Any else? The straight edge of the blades could ensure you to get a clean and fine food cut. They could cut through veggies with ease and accuracy. Also, they let you cut paper-thin vegetable slices and ensure proper cutting.

That’s how these two choppers are in common. Now let’s see what makes them different in the following part.

Differences Between The Two

As we mentioned earlier, while these two knives look similar to each other, they still have some differences. So they could not be utilized by similar kinds of people. Let’s see how they are different.

Firstly, the nakiri knife comes with a thin blade while the usuba sports a heavy spine. And as mentioned above, the usuba is a single-bevel knife that requires cooking skills. Meanwhile, home cooks would prefer it because of its double-bevel blade.

The double-bevel knife also wins the heart of veggies for its great ability for up and down chopping. It is safe to say this well-rounded knife is suitable for all kinds of people who want to find a good knife to cut vegetables. About the single-bevel blade knife, it seems to be a difficult knife to use, which is only suitable for experts.

It sports an ultra-shape and delicate blade edge, which we believe will deliver excellent chopping and cutting results. That said, one downside of this knife is that you have to choose the left or right hand and have additional skills to sharpen its blade. If you are a brand-new cook, you could use the nakiri as its blade is quite easy to sharpen. And it is also superior when you want to deal with a large number of vegetables.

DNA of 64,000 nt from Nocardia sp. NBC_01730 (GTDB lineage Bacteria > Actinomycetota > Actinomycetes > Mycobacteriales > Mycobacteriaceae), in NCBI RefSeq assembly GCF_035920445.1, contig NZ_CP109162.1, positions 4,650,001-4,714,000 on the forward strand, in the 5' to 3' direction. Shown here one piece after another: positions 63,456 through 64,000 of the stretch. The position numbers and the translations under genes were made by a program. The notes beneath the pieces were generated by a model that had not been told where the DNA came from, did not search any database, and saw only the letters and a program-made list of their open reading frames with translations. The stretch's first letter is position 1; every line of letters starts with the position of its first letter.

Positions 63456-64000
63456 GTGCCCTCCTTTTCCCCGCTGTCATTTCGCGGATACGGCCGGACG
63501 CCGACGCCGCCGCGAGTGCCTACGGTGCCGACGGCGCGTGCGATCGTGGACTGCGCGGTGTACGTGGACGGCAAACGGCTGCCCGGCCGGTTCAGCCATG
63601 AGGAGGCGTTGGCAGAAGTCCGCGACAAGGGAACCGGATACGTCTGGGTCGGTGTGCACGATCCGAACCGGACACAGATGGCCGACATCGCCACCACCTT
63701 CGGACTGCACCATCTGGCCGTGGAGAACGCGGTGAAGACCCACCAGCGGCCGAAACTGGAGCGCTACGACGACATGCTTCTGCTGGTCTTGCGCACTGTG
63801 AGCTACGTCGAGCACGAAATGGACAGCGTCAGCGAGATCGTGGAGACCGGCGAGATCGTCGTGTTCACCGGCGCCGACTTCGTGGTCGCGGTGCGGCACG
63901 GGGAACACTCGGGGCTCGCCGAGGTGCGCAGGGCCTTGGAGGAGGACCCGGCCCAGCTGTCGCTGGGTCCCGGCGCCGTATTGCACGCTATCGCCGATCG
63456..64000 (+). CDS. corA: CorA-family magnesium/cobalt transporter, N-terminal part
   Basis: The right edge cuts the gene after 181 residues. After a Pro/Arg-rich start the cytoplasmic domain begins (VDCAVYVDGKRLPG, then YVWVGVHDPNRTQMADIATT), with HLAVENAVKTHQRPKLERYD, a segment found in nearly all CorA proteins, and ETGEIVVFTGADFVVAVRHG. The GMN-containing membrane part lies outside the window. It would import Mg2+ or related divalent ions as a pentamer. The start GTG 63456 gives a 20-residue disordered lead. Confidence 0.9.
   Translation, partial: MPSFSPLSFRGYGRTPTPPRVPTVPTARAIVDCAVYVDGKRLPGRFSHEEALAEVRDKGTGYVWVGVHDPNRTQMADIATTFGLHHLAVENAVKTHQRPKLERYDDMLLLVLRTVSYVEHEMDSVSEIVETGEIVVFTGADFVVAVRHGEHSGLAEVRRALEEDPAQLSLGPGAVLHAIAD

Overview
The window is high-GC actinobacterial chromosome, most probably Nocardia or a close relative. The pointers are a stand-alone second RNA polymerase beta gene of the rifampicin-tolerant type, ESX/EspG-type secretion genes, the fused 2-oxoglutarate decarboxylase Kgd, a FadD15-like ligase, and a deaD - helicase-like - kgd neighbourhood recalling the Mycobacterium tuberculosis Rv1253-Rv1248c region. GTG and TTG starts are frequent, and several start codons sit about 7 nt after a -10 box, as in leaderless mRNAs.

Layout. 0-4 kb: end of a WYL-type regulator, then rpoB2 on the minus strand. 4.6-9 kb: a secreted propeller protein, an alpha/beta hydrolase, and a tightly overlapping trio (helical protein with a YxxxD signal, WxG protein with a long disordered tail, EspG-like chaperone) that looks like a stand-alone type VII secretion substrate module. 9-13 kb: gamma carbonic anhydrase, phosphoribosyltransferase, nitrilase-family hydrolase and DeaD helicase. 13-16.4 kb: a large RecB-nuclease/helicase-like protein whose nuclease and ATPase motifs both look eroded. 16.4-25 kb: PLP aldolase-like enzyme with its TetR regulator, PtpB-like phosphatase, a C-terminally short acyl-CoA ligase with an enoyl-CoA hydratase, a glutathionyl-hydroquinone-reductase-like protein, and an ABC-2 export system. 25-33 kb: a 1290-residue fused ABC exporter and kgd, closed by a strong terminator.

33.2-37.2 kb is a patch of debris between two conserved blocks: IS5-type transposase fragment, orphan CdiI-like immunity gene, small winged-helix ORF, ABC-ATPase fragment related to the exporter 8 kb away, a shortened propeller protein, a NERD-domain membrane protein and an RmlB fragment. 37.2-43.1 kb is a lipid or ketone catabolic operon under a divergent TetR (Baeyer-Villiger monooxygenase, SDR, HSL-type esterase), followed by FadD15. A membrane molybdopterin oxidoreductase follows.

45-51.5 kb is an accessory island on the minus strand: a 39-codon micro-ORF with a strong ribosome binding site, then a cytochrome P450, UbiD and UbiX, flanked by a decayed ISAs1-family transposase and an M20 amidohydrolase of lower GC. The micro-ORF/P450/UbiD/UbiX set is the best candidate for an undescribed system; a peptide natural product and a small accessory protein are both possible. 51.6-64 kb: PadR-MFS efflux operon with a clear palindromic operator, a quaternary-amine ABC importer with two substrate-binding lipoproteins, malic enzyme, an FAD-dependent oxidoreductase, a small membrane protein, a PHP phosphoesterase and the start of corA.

Another notable difference between these two knives lies in their price. The latter is much more expensive than the former. But believe us, the quality of the usuba will not let you down. So based on your needs, if you are seeking an excellent knife and budget doesn’t matter to you, you could consider the usuba.

Otherwise, you could go for the nakiri knife for regular use and more budget-friend cost. To give you an overview of the differences, we have comprised a list as follows.

Nakiri characteristics

Usuba characteristics

Which One Is Better?

Well, this is quite subjective and relies on who is asking. The nakiri knife is perfect for chopping veggies as it is perfect for this kind of job. It’s safe and easy to utilize, affordable, and quite unique.  So what does the usuba fit well?

It is an ultra-sharp blade and hand-dependent knife. With thin cuts and hand-held work, it is probably dangerous if you use it with the wrong hands. You could watch the following video to see how amazing a chef uses an usuba knife.

As you could see, the chef has to practice many times to achieve his skill. He is super careful when roto peeling. And you also see how it could be dangerous if you do not know what you are doing. So the usuba should be placed in the kitchen of a professional chef.

One more thing, the nakiri is lighter than the usuba of a similar length because of the general blade thinness. It weighs 40 percent less than the usuba of the same blade length. And if you are seeking a budget-friendly knife, it is a better choice. In case, you have to process big chunks of vegetables, this kind of knife is quite rewarding. This knife will let you try your hands at katsuramuki and sengiri.

So the answer is based on what you need from the knife. Take your time and think about them.

Wrapping Up

When you utilize the right knife for prepping food tasks, you could get the best results. Thus, before going for any veggies knife, remember to check your strength to avoid buying one that you couldn’t handle.

And whether you buy the nakiri or usuba knives is determined by your own preferences and demand. In a nutshell, Usuba knives are the best if you prefer heavy blades.

Otherwise, if you want to use light knives, the double-bevel blade knife might be the ideal choice. That’s all about our comparison of nakiri vs usuba. We hope it is useful for your consideration. Anyway, if you have any further questions, do not hesitate to let us know.

Further reading:

Japanese Knife Styles

Ryan Leavitt

Hi my name is Ryan Leavitt a Marine Corps Veteran and currently an over the road trucker (Long Haul). I am no expert chef but am enjoying preparing my own meals on the road and testing all the different knives.